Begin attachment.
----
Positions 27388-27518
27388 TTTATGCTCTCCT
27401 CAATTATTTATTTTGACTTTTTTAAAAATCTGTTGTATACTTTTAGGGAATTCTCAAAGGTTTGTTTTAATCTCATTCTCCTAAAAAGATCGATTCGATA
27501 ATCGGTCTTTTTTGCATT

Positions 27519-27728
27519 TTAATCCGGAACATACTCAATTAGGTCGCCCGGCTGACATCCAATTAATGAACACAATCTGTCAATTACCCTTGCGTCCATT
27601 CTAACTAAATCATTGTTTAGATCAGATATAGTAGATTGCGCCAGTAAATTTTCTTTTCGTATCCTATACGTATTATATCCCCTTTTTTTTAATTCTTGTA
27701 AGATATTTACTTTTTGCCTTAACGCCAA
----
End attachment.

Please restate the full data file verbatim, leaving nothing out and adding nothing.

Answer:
Positions 27388-27518
27388 TTTATGCTCTCCT
27401 CAATTATTTATTTTGACTTTTTTAAAAATCTGTTGTATACTTTTAGGGAATTCTCAAAGGTTTGTTTTAATCTCATTCTCCTAAAAAGATCGATTCGATA
27501 ATCGGTCTTTTTTGCATT

Positions 27519-27728
27519 TTAATCCGGAACATACTCAATTAGGTCGCCCGGCTGACATCCAATTAATGAACACAATCTGTCAATTACCCTTGCGTCCATT
27601 CTAACTAAATCATTGTTTAGATCAGATATAGTAGATTGCGCCAGTAAATTTTCTTTTCGTATCCTATACGTATTATATCCCCTTTTTTTTAATTCTTGTA
27701 AGATATTTACTTTTTGCCTTAACGCCAA